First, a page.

Referring to the accompanying drawings wherein similar reference characters designate similar parts throughout, the spring illustrated in Fig. 1 consists of a laterally corrugated strip of spring wire, the spring wire being of uniform gauge from end to end and being uniformly corrugated in a lateral direction providing semicircular loops at the sides of the strip connected by connecting bars. Such a strip may be formed in any suitable manner and a number of machines have been developed for producing such strips. After the strip has been corrugated it is then longitudinally arched so that in its normal or unstressed condition it is approximately circular in side elevation. In applying such a spring, indicated at H], to a frame, parts of which are indicated at H and i2, the spring is opened or stretched out to form a slightly arched span, the ends of which are anchored in any suitablemanner on the frame. The present improvement consists in bending the end convolutions of the spring so as to cause them to assume an angular relationship to each other. Thus, as depicted in Fig. 2, the center convolutions may be regarded as being all arranged in approximately the same plane but as the ends of the span or the anchoring points are approached the connecting bars of adjacent convolutions are twisted and given a permanent set so that the adjacent convolutions will have an angular relationship to each other. Preferably this angular relationship progressively increases as the end of the span is approached. Thus, as shown in Fig. 2, the angular relationship between adjoining convolutions I3 and I4 is relatively slight but the angular relationship between convolutions as and the adjoining convolution 15 increases. This angular relationship increases with the convolutions it, ll, 18 and i9. Thus, although the spacing of the connecting bars of the convolutions is uniform throughout the length of the wire, near the end of the span there are more connecting bars per linear length of the span than there are near the center of the span. Consequently as there are more connecting bars subject to twisting when the spring is loaded, the spring may be regarded as being more resilient near the ends of the span than near the center to compensate for the deadening or stiffening eiTect of the anchoring points.
The improved spring can be readily produced on any conventional or preferred machine that will produce uniform laterally corrugated wire and which will longitudinally arch the corrugated wire. Thereafter the end loops of adjoining corrugations may be turned relatively to each other about the axes of theconnecting bars and given the desired set so that adjoining convolutions will have an angular relationship to each other which progressively increases towards the ends of the span. After the spring has been thus formed it is heat treated or normalized in any conventional or preferred manher.
In Fig. 3 an alternative form of construction is disclosed wherein the span 26 is constructed from end to end in the same manner as that disclosed in Figs. 1 and 2 but in addition the endmost convolutions are reversely bent upon themselves to form ovate coils 2i and 22, the convolutions of which are open or spaced from each other and the axes of which are approximately normal to the ends of the span. The lower ends of these coils may be anchored to the frame elements 23 and 24 of the seat frame.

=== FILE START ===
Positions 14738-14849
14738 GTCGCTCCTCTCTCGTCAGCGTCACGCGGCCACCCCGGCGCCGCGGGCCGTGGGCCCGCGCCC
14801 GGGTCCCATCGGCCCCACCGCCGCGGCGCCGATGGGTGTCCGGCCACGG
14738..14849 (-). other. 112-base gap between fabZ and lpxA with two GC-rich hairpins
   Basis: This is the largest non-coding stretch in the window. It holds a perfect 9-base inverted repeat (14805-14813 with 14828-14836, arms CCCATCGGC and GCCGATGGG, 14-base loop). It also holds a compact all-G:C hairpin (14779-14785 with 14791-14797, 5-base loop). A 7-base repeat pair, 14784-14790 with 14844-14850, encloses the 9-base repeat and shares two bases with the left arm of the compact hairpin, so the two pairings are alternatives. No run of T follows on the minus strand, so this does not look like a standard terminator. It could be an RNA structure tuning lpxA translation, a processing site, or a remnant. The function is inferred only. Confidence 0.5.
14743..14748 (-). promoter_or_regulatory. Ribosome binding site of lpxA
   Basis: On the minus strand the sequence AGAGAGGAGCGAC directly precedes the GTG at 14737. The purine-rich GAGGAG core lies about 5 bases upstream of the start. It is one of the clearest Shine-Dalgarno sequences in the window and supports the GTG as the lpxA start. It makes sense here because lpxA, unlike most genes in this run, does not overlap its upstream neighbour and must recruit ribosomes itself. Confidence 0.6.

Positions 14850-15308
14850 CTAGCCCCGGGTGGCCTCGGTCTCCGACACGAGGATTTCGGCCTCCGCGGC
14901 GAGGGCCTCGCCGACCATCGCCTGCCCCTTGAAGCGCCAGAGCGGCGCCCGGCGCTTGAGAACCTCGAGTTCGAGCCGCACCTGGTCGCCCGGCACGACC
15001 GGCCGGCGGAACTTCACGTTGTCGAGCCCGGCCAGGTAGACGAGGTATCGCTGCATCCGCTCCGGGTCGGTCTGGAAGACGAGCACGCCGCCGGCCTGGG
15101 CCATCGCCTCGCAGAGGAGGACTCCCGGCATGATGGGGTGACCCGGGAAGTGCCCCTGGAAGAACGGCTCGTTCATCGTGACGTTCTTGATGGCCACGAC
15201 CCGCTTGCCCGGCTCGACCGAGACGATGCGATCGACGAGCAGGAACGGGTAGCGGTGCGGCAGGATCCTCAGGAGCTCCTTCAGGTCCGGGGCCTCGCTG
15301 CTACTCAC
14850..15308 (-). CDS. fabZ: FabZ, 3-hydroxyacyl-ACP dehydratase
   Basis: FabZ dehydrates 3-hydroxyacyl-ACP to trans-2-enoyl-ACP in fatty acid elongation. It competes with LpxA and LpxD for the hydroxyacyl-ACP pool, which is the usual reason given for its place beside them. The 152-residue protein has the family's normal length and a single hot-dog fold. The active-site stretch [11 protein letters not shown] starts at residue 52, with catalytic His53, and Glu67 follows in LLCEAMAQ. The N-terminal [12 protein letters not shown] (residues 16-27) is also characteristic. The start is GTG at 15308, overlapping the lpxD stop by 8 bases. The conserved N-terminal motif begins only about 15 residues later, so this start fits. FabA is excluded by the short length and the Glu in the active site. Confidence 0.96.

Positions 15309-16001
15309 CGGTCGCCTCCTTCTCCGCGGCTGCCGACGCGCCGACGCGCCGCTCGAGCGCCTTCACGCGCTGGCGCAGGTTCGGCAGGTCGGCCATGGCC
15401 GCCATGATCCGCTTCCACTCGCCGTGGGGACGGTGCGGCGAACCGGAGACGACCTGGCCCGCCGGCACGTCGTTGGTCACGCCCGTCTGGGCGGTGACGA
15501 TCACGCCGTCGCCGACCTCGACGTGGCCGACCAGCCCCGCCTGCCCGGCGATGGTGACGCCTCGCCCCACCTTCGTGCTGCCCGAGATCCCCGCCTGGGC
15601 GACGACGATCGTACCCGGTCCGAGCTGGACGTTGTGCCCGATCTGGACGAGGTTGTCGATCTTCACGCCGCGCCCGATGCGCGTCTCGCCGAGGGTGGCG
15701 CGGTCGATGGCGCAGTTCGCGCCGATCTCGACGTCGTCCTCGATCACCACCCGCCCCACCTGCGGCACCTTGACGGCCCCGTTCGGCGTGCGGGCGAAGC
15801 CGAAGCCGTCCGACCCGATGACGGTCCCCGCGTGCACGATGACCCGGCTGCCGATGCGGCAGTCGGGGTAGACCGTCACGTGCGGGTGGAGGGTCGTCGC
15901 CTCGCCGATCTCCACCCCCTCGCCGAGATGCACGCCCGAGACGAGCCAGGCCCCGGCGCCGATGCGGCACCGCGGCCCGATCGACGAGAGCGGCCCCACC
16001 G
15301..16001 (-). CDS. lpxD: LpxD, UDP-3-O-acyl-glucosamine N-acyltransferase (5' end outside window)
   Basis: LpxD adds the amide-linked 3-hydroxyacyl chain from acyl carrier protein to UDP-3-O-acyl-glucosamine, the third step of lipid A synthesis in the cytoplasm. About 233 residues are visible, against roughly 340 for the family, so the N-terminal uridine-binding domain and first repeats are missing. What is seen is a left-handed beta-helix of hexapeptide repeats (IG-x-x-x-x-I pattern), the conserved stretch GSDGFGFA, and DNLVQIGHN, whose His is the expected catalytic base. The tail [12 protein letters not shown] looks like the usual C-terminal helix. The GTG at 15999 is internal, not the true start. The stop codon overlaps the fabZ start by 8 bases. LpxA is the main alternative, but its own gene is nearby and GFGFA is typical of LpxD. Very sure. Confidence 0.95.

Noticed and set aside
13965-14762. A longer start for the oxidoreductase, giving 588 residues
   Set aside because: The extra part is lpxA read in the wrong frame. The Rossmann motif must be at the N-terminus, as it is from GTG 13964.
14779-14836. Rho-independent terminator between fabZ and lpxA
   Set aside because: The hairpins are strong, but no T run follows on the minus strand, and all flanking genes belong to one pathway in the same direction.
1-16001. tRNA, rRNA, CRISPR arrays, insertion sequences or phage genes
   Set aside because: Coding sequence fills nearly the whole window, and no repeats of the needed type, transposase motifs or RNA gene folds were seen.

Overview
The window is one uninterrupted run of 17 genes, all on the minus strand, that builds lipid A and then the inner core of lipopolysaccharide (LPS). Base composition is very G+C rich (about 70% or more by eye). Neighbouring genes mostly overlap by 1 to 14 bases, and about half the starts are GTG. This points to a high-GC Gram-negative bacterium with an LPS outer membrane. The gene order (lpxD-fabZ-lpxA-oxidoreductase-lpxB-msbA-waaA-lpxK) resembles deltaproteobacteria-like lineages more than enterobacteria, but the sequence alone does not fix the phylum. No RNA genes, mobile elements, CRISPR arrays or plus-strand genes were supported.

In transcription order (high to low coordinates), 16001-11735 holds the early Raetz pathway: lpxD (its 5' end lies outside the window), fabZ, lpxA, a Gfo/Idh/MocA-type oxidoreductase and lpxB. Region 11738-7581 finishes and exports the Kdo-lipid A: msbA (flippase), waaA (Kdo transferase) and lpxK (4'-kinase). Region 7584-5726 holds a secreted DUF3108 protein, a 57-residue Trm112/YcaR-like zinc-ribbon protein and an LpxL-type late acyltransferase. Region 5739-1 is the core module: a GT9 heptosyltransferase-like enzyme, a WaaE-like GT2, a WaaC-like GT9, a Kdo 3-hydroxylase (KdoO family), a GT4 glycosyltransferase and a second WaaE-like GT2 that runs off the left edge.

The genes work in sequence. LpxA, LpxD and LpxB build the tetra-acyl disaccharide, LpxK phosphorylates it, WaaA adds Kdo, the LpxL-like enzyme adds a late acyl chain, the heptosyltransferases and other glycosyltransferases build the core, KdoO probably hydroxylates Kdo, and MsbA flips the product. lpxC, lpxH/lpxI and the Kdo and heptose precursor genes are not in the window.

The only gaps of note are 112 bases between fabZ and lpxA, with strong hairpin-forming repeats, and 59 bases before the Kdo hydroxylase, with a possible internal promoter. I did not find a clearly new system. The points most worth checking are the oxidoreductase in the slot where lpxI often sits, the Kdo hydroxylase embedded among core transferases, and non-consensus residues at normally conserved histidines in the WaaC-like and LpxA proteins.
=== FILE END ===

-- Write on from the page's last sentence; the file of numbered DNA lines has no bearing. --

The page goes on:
From the above described construction it will be appreciated that the improved spring can be made of spring wire of uniform gauge and that it may be laterally corrugated by machine which will produce uniform corrugations therein. After having been longitudinally arched by the expedient of twisting the end convolutions so as to cause adjacent convolutions to have an angular relationship to each other that preferably progressively increases toward the anchoring points the desired relative stiffness between the ends of the span and the center thereof can be secured. The use of stiiT-eners near the center of the span can thus be entirely avoided and the spring can be formed of a gauge of wire that will have the desired resiliency near the center of the span without resorting to stiffeners.
Various changes may be made in the details of the construction without departing from the spirit and scope of the invention as defined by the appended claims.
I claim:
1. A spring comprising a span of laterally corrugated spring wire longitudinally arched, the convolutions adjacent the ends of which inwardly of the supported ends of the span are vertically corrugated with a plurality of up and down corrugations.
2. A spring comprising a span of laterally corrugated spring wire longitudinally arched, convolutions of which inwardly of the supported ends of the span as they approach the ends of the span are vertically corrugated with a plurality of up and down progressively deeper corrugations.
3. A spring comprising a span of laterally corrugated spring wire longitudinally arched, a plurality of adjacent convolutions of which inwardly of the supported ends of the span as they approach the ends of the span have an up and down angular relationship with respect to each other.
4. A spring comprising a span of laterally corrugated spring wire longitudinally arched, a plurality of adjacent convolutions of which inwardly of the supported ends of the span as they approach the ends of the span have an up and down angular relationship with respect 130 each.
other which progressively increases towards the ends of the span.